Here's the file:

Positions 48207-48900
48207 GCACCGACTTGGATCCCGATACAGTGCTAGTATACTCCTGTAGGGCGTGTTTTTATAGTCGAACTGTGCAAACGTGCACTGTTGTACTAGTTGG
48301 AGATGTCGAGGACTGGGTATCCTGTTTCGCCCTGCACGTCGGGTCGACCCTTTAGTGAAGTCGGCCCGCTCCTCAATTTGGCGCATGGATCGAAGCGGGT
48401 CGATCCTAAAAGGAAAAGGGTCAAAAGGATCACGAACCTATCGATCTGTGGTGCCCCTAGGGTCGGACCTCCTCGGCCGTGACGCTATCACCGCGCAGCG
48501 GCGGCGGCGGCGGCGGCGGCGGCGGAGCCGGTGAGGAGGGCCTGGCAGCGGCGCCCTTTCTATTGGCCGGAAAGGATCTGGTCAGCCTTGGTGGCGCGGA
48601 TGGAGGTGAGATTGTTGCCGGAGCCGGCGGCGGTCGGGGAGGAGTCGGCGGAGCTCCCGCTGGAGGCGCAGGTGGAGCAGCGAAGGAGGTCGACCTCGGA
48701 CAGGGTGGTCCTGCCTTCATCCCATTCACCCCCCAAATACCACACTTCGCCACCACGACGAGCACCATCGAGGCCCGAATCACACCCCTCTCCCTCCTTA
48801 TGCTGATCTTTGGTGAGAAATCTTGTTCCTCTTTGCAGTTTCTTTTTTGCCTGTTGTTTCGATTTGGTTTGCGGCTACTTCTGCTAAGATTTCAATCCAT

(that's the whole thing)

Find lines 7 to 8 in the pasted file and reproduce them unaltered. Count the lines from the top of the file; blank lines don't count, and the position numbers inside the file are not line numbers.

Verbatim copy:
48701 CAGGGTGGTCCTGCCTTCATCCCATTCACCCCCCAAATACCACACTTCGCCACCACGACGAGCACCATCGAGGCCCGAATCACACCCCTCTCCCTCCTTA
48801 TGCTGATCTTTGGTGAGAAATCTTGTTCCTCTTTGCAGTTTCTTTTTTGCCTGTTGTTTCGATTTGGTTTGCGGCTACTTCTGCTAAGATTTCAATCCAT